by Pablo Ros | February 22, 2013
AFSCME Sec.-Treas. Laura Reyes urged fellow union members in Anaheim, Calif., this week to join together and fight for real immigration reform.
“Together we are going to fight to bring 11 million workers out of the shadows and let them see that the American Dream is not off limits to them,” she said, in a speech delivered at the Orange County Labor Federation Pathway to Citizenship Rally. “How we seize this moment will be our legacy.”
Earlier this month, a group of eight U.S. senators released a “Bipartisan Framework for Comprehensive Immigration Reform” calling for improvements in securing the border, a path to citizenship for unauthorized immigrants, and an effective “employment verification system.” Since then, labor and business leaders have been working together to reach agreement on many of the features that such reform should take, including a potential guest worker program.
Reyes warned her audience that the road to comprehensive immigration reform will not be free of obstacles. But the labor movement has the power—“and the obligation that comes with power,” she said—to fight for fair working conditions and social justice, not just on behalf of workers in a local or bargaining unit, but on behalf of every worker.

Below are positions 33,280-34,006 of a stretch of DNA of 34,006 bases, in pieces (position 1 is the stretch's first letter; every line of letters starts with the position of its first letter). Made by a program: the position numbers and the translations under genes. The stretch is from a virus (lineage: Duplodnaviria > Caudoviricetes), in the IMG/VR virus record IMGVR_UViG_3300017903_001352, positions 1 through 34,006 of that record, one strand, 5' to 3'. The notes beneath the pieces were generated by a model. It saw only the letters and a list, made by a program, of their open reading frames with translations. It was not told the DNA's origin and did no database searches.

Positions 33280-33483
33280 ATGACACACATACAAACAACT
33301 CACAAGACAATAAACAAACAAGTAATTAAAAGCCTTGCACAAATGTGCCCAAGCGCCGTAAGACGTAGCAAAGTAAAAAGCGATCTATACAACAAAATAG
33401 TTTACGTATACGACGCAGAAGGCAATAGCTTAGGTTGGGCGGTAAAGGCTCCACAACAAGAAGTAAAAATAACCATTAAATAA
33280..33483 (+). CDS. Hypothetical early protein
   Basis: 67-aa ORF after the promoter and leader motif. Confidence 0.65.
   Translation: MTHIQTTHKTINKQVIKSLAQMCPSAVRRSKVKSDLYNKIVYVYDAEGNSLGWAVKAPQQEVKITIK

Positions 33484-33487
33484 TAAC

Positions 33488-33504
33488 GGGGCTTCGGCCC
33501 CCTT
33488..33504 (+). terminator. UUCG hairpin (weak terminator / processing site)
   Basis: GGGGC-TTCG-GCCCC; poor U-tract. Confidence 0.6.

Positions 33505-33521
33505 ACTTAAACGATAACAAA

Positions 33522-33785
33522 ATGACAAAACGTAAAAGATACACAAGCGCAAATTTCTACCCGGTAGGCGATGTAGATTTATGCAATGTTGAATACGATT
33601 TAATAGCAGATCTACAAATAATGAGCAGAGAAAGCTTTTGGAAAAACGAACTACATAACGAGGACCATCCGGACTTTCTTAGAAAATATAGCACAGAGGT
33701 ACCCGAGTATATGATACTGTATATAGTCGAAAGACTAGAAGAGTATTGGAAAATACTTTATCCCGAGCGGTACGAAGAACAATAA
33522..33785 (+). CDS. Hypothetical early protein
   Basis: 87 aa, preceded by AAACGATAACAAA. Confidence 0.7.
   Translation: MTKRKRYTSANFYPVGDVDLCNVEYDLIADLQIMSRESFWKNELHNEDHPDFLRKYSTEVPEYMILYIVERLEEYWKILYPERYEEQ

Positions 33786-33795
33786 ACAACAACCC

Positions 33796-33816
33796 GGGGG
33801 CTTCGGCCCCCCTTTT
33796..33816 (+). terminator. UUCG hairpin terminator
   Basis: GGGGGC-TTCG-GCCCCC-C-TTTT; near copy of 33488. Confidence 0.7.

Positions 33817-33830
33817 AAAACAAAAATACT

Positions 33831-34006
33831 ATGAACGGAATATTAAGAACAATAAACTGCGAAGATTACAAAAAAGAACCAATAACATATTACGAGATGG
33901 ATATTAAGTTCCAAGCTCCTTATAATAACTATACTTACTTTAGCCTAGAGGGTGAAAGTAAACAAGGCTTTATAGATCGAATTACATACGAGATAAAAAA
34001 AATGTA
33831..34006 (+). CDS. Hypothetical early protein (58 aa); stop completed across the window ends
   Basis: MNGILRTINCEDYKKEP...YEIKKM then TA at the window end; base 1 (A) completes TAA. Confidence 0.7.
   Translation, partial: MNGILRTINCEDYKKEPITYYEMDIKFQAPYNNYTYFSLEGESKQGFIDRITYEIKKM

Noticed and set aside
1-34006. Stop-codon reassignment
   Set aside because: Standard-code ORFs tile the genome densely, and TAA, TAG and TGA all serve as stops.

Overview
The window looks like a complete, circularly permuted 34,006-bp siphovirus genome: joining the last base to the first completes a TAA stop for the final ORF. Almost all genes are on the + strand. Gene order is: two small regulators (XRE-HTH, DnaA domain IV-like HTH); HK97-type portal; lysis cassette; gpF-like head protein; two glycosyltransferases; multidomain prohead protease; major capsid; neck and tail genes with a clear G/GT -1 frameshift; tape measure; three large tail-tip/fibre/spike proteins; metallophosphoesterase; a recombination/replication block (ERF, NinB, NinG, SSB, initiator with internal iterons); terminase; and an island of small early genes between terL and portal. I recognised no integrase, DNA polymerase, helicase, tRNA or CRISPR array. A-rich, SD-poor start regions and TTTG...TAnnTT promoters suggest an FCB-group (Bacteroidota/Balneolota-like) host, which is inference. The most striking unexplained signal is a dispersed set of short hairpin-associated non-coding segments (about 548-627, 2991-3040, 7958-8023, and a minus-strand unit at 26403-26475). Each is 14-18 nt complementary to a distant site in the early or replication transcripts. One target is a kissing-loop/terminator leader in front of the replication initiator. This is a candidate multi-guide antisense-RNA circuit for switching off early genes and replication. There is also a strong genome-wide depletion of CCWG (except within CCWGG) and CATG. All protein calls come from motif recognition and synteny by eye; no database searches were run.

“We believe in hard work, in the dignity of all work, and in respect for one another,” she added.
Reyes also recalled that the 11 million undocumented immigrants we call our neighbors and friends “moved here to build better lives for themselves and their families, just as immigrants always have.”
“We shop in the same stores. We support the same churches and charities. The children of immigrants—the Dreamers—want to serve our country, the only country they have ever known as home,” she said.
This week, AFL-CIO Pres. Richard Trumka and U.S. Chamber of Commerce Pres. Thomas Donohue released a joint statement of principles to guide legislation “in the complicated and important area of addressing lesser-skilled immigration to our country.” Their principles are that American workers should have a “first crack at available jobs”; that at times when employers cannot fill job openings with American workers, “it is important that our laws permit businesses to hire foreign workers without having to go through a cumbersome and inefficient process”; and that we make the system more transparent.